NEW YORK, United States — Condé Nast said Tuesday that the company’s chief digital officer since 2012, Fred Santarpia, will depart on November 2, part of a larger effort to combine the company’s US and international product and technology platforms. The magazine publisher is in the process of trying to adapt to a digital media reality as audiences and advertising dollars shift online.
The announcement is another step towards integration for Condé Nast and Condé Nast International, both divisions of the Newhouse family’s privately held Advance Publications. This summer, the companies integrated the US and UK editorial teams of Condé Nast Traveller under the leadership of the British title’s editor-in-chief, Melinda Stevens.
Santarpia’s exit makes way for the formation of a global product and technology team that will be led by Ed Cudahy, chief technology officer at Condé Nast, and Lee Wilkinson, director of strategic change (overseeing tech, engineering and product teams) at Condé Nast International. Both will jointly report to chief executive Bob Sauerberg and Condé Nast International president Wolfgang Blau, whose role includes the duties of chief digital officer.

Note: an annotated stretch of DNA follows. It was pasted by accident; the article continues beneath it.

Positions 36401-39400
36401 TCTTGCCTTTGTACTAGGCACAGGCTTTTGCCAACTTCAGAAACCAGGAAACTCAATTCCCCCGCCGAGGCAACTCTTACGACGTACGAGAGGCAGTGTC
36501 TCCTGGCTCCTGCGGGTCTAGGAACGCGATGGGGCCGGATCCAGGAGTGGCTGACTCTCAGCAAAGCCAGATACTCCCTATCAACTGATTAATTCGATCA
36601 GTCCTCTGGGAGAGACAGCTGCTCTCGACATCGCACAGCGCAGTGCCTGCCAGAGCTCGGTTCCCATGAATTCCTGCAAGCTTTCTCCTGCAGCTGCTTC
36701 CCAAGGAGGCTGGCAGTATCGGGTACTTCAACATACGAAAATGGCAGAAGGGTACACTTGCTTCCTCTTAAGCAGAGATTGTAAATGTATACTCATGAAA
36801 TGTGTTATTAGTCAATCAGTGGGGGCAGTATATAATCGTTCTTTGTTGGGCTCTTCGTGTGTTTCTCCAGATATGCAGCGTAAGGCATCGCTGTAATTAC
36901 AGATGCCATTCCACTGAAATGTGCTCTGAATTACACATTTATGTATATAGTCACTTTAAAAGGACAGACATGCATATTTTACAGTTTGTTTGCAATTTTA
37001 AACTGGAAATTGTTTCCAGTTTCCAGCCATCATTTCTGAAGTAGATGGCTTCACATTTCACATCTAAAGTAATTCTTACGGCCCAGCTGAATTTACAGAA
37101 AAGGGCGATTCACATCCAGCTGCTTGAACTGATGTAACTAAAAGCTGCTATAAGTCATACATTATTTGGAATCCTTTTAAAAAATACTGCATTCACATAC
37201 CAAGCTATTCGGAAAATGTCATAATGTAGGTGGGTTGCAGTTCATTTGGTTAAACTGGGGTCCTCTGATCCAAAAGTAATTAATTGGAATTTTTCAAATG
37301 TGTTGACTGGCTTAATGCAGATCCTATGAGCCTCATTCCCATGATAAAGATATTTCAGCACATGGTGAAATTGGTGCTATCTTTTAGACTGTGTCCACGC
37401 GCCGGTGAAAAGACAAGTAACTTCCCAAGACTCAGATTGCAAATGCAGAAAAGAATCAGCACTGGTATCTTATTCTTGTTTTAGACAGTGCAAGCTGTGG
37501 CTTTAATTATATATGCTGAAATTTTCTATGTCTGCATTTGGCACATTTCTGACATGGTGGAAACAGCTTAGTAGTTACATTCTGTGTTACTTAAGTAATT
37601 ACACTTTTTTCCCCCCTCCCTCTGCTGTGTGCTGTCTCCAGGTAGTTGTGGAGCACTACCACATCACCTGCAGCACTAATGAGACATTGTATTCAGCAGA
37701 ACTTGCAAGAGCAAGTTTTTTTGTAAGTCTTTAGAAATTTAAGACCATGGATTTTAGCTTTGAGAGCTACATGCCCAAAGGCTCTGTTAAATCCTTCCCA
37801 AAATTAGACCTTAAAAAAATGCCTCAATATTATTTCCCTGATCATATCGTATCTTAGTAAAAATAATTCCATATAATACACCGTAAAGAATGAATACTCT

The goal is to create a single, global platform for all of Condé Nast’s websites. Currently Copilot, the US publisher’s custom content management system developed under Santarpia, is part of Compass, Condé Nast International’s technology platform. Condé Nast International has been migrating its international sites onto Copilot and building other capabilities around it in recent years. In the coming months, 59 of its international sites will be brought onto Compass as the publisher continues to strengthen its digital systems.
“We want to build on this success by formally mobilizing our product and technology organizations to work towards a set of common goals for both Condé Nast and Condé Nast International,” Sauerberg said in a memo. “By deepening our collaboration through the joint platform development, product and technology support, global supplier negotiations and the continued development of our Fashion Show products; we can unlock unlimited opportunities to scale our expertise and drive significant growth.”
The pressure is on for Condé Nast to invest in its digital platform and share resources in order to work more efficiently as an entire organization in the face of declining print budgets — and to return to profitability after a challenging 2017.
Meanwhile at Conde Nast International, which remains profitable, Blau is reorganizing the business around brands instead of countries starting with Vogue, with which he has led the formation of a digital content hub in London. The company is also launching editions of Vogue and GQ in new territories.